January 24, 2020 Reading Time: 5 minutes

I was out shopping for some swim trunks for a hotel stay and the only ones I could find were from a “sustainable” clothing store. A store with a philosophy. I couldn’t imagine what the merits of a sustainable pair of swim trunks would be but I bought them anyway. 

For all I know, it’s a sales gimmick (I was in Northern California, hint hint) but so long as the proprietor is making money and giving me cool things in return, I’m all about it. I just adore how capitalism can turn any movement, even goofy lefty ones, into profit opportunities, which is why I don’t begrudge any business any marketing edge. 

The next day, it was time to sample food from Fisherman’s Wharf (that the name survives in this hyper-PC area of the country is something of a wonder). Every restaurant claimed to sell fish that was both local and sustainable. The local part I get because I love the idea of chomping on seafood dragged off boats right here that just returned from the sea just over there. Local in this case is wonderful whereas I really don’t care, for example, if my potatoes are grown locally. 

But what is sustainable fish? I looked down at the yummy piece of cod on my plate and it looked dead as can be, certainly not sustainable. In our hyper political times, even those of us that try to avoid thinking about politics can be triggered by this kind of messaging. So my first instinct was to roll my eyes and mutter about the absurd profligacy of the sustainable label. 

Just another overused linguistic fashion. 

As it turns out, I was so wrong! 

The sustainable label does in fact mean something. It is enforced by no government. It is a purely private certification that addresses an actual problem and caters to the voracious desire on the part of contemporary consumers for information on the food they buy. 

If oceans and other bodies of water were entirely private, true, there would be every incentive to make sure stocks of fish were replenished and bycatch (waste) was minimized as with every other private enterprise. Forestry or any other form of agriculture are good case studies. Depleting everything in one season would be disastrous for business, so it would be discouraged and efficiency would rule.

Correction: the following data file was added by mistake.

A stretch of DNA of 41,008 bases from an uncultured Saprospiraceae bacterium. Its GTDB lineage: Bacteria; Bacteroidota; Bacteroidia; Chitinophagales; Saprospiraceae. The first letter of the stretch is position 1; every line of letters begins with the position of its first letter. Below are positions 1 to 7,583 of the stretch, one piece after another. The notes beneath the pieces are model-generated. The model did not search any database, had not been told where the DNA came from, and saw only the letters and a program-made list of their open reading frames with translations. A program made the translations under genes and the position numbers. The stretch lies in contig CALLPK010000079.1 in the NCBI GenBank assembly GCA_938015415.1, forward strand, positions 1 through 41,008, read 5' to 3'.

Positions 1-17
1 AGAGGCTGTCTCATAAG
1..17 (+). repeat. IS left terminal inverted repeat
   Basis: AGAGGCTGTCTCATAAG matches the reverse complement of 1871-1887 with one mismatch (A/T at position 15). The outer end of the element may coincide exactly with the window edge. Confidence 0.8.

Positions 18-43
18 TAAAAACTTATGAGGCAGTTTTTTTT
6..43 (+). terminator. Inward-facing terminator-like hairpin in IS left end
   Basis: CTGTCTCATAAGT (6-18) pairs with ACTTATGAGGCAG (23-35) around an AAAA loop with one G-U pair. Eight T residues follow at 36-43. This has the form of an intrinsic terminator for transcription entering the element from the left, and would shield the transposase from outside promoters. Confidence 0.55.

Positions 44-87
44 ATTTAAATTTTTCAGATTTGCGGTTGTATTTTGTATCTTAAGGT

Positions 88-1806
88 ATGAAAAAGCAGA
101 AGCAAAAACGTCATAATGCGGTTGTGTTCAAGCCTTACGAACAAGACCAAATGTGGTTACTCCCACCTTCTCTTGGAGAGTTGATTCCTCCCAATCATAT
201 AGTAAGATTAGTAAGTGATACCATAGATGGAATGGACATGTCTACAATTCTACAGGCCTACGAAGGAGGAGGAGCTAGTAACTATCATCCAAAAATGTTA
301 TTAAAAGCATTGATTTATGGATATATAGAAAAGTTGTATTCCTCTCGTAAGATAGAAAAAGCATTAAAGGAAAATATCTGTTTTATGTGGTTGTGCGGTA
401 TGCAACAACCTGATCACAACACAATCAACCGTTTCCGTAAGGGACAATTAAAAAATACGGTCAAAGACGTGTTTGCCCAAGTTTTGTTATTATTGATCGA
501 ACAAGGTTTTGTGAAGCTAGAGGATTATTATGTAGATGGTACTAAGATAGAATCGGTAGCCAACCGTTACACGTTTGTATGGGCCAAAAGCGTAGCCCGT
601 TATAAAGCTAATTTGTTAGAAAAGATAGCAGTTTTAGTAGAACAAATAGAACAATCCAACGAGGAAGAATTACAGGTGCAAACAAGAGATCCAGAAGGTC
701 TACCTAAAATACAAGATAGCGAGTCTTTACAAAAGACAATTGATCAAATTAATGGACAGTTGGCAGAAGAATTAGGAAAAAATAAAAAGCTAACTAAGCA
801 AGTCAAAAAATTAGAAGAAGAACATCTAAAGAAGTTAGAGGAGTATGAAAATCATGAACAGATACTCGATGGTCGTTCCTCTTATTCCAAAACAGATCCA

Which is to say: sustainability is built into market forces. 

But privatization is not the rule, so the fishing industry faces the tragedy of the commons, an incentive for waste to deplete as much as possible before the other guy does it. 

It became obvious decades ago that sustainability in fishing was becoming a serious problem. As the World Wildlife Fund writes:

Fishing is one of the most significant drivers of declines in ocean wildlife populations. Catching fish is not inherently bad for the ocean, except for when vessels catch fish faster than stocks can replenish, something called overfishing.

The number of overfished stocks globally has tripled in half a century and today fully one-third of the world’s assessed fisheries are currently pushed beyond their biological limits, according to the Food and Agriculture Organization of the United Nations. 

Overfishing is closely tied to bycatch—the capture of unwanted sea life while fishing for a different species. This, too, is a serious marine threat that causes the needless loss of billions of fish, along with hundreds of thousands of sea turtles and cetaceans.

The damage done by overfishing goes beyond the marine environment. Billions of people rely on fish for protein, and fishing is the principal livelihood for millions of people around the world.

Many people who make a living catching, selling, and buying fish are working to improve how the world manages and conserves ocean resources. 

What, then, is the solution in lieu of some implausible shift toward privatizing oceans? The answer is private controls enforced through reputation. How does this work in practice? 

Let’s look at the case in point.